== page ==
The call follows the “Thai Canal Conference” held in Bangkok on Sept 11, which attracted an array of experts in their various fields, including Chinese investors ready and willing to invest between US$29-35 billion (B959.32bn-B1.157 trillion) to construct the Thai Canal mega-project. If initiated, the project is touted to become a ‘Legacy Project’ of the current administration.
“Obvious concerns from Singapore and Malaysia has planted doubt and concerns in previous Thai administrations but with the recent developments of the Silk Road & Steel Belt rail routes whereby containers once carried by ships from China to Europe and taking around 45 days transit time now has competition from the new rail links,” explained FTZ expert Tony Restall.
“At the moment a single rail track is in operation but the Chinese are quick to announce that by 2020 some 7.5 million containers [a year] will shipped by rail. Where does that leave the already under pressure shipping lines, all of which are showing operational losses globally?” he asked.
To speed up the maritime transit times between China and Europe the shipping lines will be forced to evaluate “Off-Route” hub ports such as Jebel Ali in Dubai and attempt to stick to the most efficient routes without diversions, he noted.
“The Thai Canal can greatly assist that process by shaving off up to three days in each direction. However the Thai Canal isn’t another Suez or Panama Canal, which save lengthy voyages around Africa or South America respectively,” Mr Restall explained.
“The rationale and justification to now go ahead and build the Thai Canal has thus been endorsed by global experts,” he added.
“How to pay for it as an investment of US$29-35bn is no small sum of money and this may be what has scared off the Thai Government to support the project,” Mr Restall, President & CEO of DSI Ltd, explained to the conference, while pointing out that the case for the Thai Government was to follow the investment route of Dubai, which has witnessed “phenomenal” growth of its Ports & Free Zones since its first Free Zone was launched in 1985.
“In 2015 the Emirate of Dubai posted a Free Trade throughput total figure in excess of US$500bn (about B16.54trn, Source: Dubai Economic Department) with Jebel Ali Port and Free Zone posting US$140bn (B4.629trn) of that total,” Mr Restall explained.
To prove that a Free Zone regime in Thailand would be successful, he challenged the Thai Administration to set up a pilot scheme using Phuket Port as the “test area”.
This is not new to Phuket as Mr Restall in 2004 proposed the establishment of a FTZ following what he witnessed happened to the Phuket economy after the tsunami.
In 2006, he presented the case for an FTZ in Phuket to the then-Secretary General to the Thai Prime Minister, Gen Pongthep Tesprateep, who in turn endorsed and supported the submission. Mr Restall even brought in to Phuket investors from the UAE as well as Qatar who were ready to commit the investment into Phuket.
However, the coup of 2006 put everything on hold and investors took a step back as the investment risk into Thailand was increased.
Phuket Port still sleeps having lost its annual 32,000 containers per year trade and the consortium proposed by Mr Restall were ready to construct a new quay extension, passenger jetty and international ocean terminal, he explained.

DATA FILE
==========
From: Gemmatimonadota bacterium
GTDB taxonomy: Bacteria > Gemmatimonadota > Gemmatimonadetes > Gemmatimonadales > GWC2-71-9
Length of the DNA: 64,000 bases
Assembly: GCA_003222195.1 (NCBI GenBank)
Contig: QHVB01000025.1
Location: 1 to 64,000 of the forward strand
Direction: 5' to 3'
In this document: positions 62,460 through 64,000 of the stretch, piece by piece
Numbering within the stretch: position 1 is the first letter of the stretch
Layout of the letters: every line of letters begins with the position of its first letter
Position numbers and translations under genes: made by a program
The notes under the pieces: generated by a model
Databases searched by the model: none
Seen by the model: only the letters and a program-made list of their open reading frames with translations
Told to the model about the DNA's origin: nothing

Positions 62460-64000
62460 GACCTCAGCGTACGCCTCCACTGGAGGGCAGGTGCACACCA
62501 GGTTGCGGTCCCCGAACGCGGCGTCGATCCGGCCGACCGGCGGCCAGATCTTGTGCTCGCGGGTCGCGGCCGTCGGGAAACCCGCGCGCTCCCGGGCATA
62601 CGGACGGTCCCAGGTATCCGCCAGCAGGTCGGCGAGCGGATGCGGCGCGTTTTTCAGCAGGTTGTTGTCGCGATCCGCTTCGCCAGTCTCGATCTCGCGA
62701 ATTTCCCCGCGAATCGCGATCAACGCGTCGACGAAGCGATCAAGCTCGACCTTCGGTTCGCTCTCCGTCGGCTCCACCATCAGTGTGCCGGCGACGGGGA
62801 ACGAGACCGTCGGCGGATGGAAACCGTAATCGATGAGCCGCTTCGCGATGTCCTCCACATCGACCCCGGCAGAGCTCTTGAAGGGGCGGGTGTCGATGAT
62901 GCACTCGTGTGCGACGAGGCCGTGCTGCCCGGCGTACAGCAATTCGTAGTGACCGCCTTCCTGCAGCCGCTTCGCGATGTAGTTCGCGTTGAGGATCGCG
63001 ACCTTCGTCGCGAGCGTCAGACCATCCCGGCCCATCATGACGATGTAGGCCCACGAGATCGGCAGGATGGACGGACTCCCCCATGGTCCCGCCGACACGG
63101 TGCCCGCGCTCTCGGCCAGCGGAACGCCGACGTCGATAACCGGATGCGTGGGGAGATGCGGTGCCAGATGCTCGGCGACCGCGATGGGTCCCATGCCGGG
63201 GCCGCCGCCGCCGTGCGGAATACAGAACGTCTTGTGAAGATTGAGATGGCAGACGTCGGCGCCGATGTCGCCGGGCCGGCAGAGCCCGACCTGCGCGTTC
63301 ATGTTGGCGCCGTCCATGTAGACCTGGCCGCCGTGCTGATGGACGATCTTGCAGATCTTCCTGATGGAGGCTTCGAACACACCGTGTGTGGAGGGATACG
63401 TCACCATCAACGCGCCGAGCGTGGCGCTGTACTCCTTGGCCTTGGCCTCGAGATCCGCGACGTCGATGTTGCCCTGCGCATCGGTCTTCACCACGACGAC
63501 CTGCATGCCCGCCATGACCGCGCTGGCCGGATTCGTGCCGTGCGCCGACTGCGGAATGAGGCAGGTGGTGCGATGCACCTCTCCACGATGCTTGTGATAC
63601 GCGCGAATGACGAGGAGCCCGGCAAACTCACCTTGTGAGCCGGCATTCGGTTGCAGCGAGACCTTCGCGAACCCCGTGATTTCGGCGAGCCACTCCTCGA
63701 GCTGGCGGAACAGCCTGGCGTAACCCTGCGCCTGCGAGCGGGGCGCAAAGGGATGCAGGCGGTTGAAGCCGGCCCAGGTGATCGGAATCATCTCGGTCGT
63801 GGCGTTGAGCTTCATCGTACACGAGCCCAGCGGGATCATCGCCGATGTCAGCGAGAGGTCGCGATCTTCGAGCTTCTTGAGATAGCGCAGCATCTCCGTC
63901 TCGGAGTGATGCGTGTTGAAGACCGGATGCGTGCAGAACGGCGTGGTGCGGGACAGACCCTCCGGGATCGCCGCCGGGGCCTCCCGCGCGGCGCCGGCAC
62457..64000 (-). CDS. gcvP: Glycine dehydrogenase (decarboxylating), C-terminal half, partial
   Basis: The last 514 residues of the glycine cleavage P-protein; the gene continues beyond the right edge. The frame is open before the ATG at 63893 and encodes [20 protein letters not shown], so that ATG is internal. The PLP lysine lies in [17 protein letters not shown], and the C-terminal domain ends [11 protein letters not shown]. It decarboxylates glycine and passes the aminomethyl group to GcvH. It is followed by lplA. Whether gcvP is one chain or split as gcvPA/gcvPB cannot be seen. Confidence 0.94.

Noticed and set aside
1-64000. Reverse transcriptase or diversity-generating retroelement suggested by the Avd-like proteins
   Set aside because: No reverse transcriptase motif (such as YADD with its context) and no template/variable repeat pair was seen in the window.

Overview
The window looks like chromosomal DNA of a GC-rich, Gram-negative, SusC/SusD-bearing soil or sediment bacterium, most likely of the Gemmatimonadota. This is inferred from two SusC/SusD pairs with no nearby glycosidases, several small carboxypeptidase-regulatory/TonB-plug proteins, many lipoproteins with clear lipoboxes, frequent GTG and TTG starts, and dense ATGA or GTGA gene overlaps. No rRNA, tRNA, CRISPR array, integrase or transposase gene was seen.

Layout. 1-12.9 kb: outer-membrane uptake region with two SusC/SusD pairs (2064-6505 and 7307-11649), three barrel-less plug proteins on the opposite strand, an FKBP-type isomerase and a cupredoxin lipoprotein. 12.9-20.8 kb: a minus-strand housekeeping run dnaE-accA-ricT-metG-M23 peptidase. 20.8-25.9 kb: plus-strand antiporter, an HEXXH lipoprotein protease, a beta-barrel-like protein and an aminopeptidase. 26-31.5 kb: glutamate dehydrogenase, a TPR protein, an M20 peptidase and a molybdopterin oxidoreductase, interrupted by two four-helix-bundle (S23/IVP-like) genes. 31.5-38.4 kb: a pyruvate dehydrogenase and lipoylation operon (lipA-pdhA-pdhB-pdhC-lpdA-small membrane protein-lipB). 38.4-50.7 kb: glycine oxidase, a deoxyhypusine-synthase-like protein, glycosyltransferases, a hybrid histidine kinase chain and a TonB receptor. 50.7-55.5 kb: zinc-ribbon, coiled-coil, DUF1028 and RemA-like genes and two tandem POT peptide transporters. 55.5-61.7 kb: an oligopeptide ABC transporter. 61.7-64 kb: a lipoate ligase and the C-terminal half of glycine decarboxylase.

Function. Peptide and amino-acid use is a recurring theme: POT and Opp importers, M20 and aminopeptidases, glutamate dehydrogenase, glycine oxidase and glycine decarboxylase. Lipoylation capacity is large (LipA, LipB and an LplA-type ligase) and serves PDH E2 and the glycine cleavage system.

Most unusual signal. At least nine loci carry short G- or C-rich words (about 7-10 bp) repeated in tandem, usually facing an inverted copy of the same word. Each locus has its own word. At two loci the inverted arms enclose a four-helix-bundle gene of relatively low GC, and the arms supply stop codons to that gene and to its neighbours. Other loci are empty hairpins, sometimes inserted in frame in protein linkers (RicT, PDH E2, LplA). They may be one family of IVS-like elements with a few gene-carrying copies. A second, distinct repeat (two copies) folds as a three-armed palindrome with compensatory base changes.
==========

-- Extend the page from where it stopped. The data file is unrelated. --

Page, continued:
“Everything is back on the table if we can seek the support of the Thai Government and Phuket administration to utilise Phuket Port as the trial facility that will ultimately create between five to sic million new jobs in the Thai Canal corridor and contribute significantly to the GDP of Thailand,” Mr Restall said.
“More importantly [the project would] provide hope to the children of Thai farmers working in the rice fields and rubber plantations, which are not attractive employment options to those farmers’ children,” he added.
“Sure, we can bring in foreign investment to develop Phuket Port and establish a Free Zone Phase 1 Trading Hub, but given the excellent ROI on FTZ development there would be more than sufficient interest from domestic investors,” Mr Restall pointed out.
“Let’s use Phuket as the testing ground and this can then be replicated all over Thailand (sea ports, airports and border crossings). Free Trade Zones shouldn’t be confused with SEZ – Special Economic Zones – which Thailand currently operates and which do not have a high success rate in Thailand and the Asean community,” he added.
To that point, Thailand’s Dawei Project was launched as an SEZ and has not delivered as expected, he highlighted.
“Our plans are to introduce a weekly sea feeder service into Phuket Port linking up Singapore, Kuala Lumpur and Penang Ports and linkages to Myanmar ports to the north,” Mr Restall said.
“The success of the UAE Free Zones is well recorded and has witnessed tremendous growth both inside and outside the Free Zone location. A public meeting in Phuket would provide the business community and local population with a unique insight to see the benefits associated with a successful Free Zone regime and professionally run sea port with sea feeder access to short sea routes.
“This is a win-win situation for all those involved… once established, taking three to four years to set up, a Free Zone alone could easily contribute US$2-3bn (B66.14bn-B99.24bn) into the economy of Phuket much as it has been proved in smaller Free Zones in the UAE,” Mr Restall noted.